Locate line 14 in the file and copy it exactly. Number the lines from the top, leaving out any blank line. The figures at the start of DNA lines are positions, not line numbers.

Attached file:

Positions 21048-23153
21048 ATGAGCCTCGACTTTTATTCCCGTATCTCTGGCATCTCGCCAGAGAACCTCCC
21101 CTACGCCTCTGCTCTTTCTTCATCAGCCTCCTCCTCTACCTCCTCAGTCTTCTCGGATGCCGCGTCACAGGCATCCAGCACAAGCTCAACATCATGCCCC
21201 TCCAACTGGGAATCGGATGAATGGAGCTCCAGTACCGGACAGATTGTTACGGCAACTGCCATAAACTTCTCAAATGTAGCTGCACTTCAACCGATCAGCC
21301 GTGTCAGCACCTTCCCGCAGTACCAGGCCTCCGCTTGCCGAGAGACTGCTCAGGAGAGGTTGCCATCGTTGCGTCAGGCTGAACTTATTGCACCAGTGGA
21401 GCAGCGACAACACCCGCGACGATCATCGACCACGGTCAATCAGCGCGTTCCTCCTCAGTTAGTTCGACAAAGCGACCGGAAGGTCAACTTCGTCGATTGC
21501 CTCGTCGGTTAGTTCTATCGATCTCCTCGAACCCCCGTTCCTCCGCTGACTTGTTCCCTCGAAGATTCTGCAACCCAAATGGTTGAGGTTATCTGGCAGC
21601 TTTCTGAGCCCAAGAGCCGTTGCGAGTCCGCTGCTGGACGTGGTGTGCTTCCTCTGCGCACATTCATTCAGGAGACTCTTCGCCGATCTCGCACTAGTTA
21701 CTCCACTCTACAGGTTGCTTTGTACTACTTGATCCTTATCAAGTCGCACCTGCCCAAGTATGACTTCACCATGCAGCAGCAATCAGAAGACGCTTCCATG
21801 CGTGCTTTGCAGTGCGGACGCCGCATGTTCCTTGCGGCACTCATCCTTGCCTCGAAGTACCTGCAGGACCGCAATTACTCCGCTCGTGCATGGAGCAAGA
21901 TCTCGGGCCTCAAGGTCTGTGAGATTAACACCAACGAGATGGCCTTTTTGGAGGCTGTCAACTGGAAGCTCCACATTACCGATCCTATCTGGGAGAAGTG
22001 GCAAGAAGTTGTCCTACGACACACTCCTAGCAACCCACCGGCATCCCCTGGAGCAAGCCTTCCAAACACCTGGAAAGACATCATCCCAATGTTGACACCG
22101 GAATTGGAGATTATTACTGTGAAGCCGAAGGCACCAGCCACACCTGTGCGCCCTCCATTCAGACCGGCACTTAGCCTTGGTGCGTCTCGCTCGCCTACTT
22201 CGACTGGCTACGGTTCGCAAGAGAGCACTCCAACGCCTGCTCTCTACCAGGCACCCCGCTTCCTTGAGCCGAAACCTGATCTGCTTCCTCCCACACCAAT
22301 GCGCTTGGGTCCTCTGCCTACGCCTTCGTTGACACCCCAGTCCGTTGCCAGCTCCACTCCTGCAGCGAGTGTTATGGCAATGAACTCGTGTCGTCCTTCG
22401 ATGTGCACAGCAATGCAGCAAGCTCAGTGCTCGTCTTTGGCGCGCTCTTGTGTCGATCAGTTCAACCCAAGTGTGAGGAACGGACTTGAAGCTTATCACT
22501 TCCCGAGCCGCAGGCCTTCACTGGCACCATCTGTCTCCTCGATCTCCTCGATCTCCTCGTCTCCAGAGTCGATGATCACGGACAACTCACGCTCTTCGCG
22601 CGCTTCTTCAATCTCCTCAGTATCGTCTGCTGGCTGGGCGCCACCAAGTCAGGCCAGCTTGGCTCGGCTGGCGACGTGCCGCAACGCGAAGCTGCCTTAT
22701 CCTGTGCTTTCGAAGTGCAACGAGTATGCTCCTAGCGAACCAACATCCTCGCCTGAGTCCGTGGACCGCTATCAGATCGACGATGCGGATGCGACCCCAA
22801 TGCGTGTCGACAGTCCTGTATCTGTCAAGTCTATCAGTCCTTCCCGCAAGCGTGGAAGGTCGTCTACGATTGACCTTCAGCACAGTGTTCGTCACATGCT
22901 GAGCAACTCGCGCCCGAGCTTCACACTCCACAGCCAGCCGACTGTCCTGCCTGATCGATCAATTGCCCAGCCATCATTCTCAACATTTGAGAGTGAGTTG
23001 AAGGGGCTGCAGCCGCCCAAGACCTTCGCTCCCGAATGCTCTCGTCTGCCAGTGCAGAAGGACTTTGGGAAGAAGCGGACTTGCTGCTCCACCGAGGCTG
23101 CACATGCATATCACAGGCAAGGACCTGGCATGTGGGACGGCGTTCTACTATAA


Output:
22201 CGACTGGCTACGGTTCGCAAGAGAGCACTCCAACGCCTGCTCTCTACCAGGCACCCCGCTTCCTTGAGCCGAAACCTGATCTGCTTCCTCCCACACCAAT